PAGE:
Saturday, November 1, 2014

The New Project

Years ago, I created an alternate universe version of Lavinia Whateley who survived the Dunwich Horror incident and continued to live on in secret. I did a lot of background work for it and even role-played the character here and there, but the actual project never materialized. It got shelved, along with several others, as I tried to focus on two other novels I was revising. I tend to be the kind of person who comes up with too many story ideas to focus on at once, so this was nothing unusual.
"Somebody get me a goddamn drink."

Recently, however, my partner made contact with his long lost (hasn't seen since he was four) mom, and she turned out to be a horror writer as well. We both love Lovecraft, and the idea of co-writing something in the Mythos came up. I did a write-up of Lavinia's alternative history, and the idea took off from there. Right now I am working on the first chapter of a tongue-in-cheek modern Mythos story involving Lavinia, a plucky and very eccentric supernatural investigator, the obligatory horrible cultists, and an escaped pet that isn't exactly a poodle.

Lovecraft lends itself so well to black humor that I'm surprised that it doesn't get that treatment more often. I think the key is to keep that same undertone of doomed-world desolation, and the constant struggle against madness and evil, that exists in the original. You can't just take the trappings and go goofy with it.  You have to use humor, in large part anyway, as a coping mechanism, both for the reader and the characters. You have to portray these characters as living in a darker world than our own--one which may not technically be on the brink of destruction, but has a bunch of crazy idiots running around on it who would very much like to push it there.

My Lavinia, partly out of a deep hatred for her father and elder son, has no patience for doomsday cultists. She is a snarky, embittered, pot-smoking, semi-recovering alcoholic who has made her peace with the fact that the world will someday end, yet has no desire to help the process along. She likes being an obsessively scholarly, slightly batty immortal witch. And even though she has a terrifying side to her, most of the time she just wants to pore over her hoard of occult books, play with her familiar and surf the Net. Unfortunately, as the only Whateley with any conscience or interest in her neighbors, she also has to do things like go out and kill whatever monster has decided to nest in the hills lately. (She then tends to eat or sacrifice them. She's still a quarter Deep One.)

Anyway, I'm looking forward to plowing through this chapter, and it's high time I get back to it. One of the best things about co-writing is that you have someone waiting on the next chapter. That's a great motivator!

Lifequake, and Starting Over

Hi, and welcome to my writer's blog. I'm kind of doing a gut remodel of the whole thing, so please don't mind the current lack of content. I'll be fixing that soon.

I didn't make the decision to revise my blog lightly. In fact it was made under fairly extraordinary circumstances. Without getting into too many unpleasant details, I have severe health issues that have only recently started receiving real treatment, and my economic circumstances have put me under tremendous strain. I also live in a neighborhood which could provide content for episodes of Cops for about the next decade. It's not fun. We're actually currently fleeing after being stuck there for seven years--and believe me, that is a relief.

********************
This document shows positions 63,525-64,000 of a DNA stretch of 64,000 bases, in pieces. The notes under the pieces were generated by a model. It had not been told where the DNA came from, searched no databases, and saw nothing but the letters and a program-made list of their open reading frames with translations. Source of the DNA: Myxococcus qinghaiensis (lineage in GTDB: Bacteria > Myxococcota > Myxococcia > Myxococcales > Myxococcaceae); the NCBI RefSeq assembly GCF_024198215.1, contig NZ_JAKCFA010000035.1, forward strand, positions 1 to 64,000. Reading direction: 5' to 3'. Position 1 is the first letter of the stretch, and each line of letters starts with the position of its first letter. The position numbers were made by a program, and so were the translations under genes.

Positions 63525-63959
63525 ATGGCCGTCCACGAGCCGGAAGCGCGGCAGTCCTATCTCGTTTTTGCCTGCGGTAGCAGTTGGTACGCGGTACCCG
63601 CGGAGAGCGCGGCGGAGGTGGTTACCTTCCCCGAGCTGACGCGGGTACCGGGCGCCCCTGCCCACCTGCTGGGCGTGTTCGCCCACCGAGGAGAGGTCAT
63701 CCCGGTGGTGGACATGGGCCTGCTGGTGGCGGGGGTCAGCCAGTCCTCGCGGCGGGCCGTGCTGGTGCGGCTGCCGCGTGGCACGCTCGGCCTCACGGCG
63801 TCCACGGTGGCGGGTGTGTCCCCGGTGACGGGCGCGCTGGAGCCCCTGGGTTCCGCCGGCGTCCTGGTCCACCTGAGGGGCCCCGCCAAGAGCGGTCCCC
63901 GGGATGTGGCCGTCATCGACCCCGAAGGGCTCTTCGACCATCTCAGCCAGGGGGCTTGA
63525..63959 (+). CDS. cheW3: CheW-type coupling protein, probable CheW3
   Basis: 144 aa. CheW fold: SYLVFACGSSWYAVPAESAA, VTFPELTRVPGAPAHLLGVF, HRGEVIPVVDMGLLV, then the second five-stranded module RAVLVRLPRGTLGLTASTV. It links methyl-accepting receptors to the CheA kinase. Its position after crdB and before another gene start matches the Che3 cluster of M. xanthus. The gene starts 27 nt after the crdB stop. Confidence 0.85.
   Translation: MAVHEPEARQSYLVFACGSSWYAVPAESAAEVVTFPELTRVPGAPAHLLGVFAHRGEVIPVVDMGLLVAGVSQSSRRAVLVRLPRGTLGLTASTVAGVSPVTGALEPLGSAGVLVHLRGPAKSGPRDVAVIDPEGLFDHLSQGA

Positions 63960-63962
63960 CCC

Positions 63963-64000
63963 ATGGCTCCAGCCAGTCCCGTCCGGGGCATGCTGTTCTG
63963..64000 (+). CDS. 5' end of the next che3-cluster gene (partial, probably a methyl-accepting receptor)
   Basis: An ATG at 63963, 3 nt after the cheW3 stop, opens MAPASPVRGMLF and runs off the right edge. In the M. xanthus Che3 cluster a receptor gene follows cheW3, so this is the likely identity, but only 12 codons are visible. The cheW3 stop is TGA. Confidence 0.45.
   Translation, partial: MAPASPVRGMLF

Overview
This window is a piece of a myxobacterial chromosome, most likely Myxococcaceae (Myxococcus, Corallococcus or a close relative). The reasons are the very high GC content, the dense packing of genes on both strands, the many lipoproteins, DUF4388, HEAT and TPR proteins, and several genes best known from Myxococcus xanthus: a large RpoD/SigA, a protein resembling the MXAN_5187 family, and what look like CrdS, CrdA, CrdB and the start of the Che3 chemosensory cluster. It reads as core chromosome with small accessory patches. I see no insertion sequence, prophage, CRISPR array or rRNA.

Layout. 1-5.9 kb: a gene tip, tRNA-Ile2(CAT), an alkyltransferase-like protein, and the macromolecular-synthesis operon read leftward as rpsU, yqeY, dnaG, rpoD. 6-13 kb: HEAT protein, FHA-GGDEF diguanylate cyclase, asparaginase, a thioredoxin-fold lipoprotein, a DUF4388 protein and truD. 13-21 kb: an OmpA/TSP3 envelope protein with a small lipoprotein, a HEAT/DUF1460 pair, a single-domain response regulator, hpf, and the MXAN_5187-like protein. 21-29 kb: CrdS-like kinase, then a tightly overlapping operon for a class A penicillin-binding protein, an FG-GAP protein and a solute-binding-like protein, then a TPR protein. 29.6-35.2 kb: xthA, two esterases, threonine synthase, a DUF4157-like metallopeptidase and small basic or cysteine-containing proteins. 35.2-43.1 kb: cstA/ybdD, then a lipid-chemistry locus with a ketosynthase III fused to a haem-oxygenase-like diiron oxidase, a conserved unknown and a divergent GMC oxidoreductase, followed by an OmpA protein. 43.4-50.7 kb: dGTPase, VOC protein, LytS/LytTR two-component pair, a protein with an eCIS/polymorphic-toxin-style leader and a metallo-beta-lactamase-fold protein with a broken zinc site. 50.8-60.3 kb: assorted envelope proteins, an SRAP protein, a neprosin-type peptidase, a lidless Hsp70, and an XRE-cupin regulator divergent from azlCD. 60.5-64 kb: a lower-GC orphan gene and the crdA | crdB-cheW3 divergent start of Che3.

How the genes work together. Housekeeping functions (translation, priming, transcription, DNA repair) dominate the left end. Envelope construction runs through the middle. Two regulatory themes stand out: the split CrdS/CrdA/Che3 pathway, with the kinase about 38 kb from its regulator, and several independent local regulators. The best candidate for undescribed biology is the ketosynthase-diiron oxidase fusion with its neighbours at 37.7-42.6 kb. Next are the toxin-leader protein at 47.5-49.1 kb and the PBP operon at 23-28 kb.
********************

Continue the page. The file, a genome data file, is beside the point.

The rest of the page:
My past entries were written under tremendous strain, as I came to understand the problems with the current publishing model, how e-publishing might be my best option, and how modern writers are facing a dilemma--take the traditional route and try the lottery odds that they become the next J. K. Rowling, or explore e-publishing, self publishing and other alternative routes. Those who take the latter road are more likely to see results, and can avoid the bottom-rung treatment which most writers endure in traditional publishing. However, they risk being taken far less seriously by most people than their traditional counterparts, and that stigma can be hard to take. I agonized over this decision for almost a decade before I decided to focus on the road less taken, and I was very honest about my frustrations.

Now that we have an escape strategy from our current situation in place, and I have a plan for my writing career from here on, I decided to have a look at how I was presenting myself online. I read back over my whole blog, every surly, clue-bat-wielding, probably-sometimes-over-sharing bit of it, and found myself debating. Delete it and start over? Preserve it as is? Preserve some of it? On the one hand, I still stand behind much of what I said. On the other hand, my lack of diplomacy or subtlety bothers me now that I am no longer under such extreme stress. And if it bothers me, it was likely bothering other people.

I didn't delete anything. I have a lot of good information I want to preserve for people's use, and I have my entire writer's resume to redo, including a lot of link updating. Now that I have actual time to do so, I can handle all of this without a lot of lengthy delays.